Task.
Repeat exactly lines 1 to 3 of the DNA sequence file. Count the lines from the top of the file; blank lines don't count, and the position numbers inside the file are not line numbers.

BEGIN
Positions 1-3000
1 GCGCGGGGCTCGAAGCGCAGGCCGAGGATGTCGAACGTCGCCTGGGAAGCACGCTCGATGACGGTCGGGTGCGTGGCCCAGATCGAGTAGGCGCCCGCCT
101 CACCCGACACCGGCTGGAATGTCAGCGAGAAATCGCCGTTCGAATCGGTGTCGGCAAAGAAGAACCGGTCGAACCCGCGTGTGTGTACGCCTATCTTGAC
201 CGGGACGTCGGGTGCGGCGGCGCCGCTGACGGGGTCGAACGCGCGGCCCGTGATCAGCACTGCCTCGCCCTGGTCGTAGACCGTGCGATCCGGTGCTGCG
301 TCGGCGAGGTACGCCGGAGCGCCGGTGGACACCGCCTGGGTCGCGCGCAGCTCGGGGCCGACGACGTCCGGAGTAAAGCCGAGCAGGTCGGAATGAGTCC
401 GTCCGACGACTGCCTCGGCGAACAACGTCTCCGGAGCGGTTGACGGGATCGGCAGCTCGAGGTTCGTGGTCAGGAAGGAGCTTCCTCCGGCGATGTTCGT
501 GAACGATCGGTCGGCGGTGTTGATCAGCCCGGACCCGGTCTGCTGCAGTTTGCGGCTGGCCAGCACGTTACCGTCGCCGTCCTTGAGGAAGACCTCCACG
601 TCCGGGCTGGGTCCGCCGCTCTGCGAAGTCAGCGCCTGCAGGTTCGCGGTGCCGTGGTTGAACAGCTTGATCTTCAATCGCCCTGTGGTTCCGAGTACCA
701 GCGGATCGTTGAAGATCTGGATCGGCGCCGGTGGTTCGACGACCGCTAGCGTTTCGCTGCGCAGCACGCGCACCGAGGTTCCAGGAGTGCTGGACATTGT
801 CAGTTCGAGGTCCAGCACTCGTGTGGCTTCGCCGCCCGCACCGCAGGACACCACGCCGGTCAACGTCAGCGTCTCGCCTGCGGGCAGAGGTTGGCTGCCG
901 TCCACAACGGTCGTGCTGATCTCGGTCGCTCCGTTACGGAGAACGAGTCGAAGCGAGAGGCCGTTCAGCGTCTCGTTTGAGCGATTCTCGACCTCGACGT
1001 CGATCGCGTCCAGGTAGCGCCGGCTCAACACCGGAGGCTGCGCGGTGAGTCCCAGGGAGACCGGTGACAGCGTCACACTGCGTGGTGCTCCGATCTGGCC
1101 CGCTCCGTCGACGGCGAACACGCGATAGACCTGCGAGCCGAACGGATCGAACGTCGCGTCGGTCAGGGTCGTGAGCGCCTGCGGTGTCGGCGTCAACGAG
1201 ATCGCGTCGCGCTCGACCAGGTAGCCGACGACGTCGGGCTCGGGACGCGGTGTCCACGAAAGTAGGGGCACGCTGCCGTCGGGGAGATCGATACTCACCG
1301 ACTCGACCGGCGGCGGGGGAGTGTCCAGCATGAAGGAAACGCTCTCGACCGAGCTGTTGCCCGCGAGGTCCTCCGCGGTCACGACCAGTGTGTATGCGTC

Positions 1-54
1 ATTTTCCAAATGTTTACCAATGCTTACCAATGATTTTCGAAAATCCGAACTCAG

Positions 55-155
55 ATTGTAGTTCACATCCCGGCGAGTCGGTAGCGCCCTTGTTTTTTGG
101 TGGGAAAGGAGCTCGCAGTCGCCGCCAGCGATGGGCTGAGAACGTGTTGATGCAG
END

Positions 1-3000
1 GCGCGGGGCTCGAAGCGCAGGCCGAGGATGTCGAACGTCGCCTGGGAAGCACGCTCGATGACGGTCGGGTGCGTGGCCCAGATCGAGTAGGCGCCCGCCT
101 CACCCGACACCGGCTGGAATGTCAGCGAGAAATCGCCGTTCGAATCGGTGTCGGCAAAGAAGAACCGGTCGAACCCGCGTGTGTGTACGCCTATCTTGAC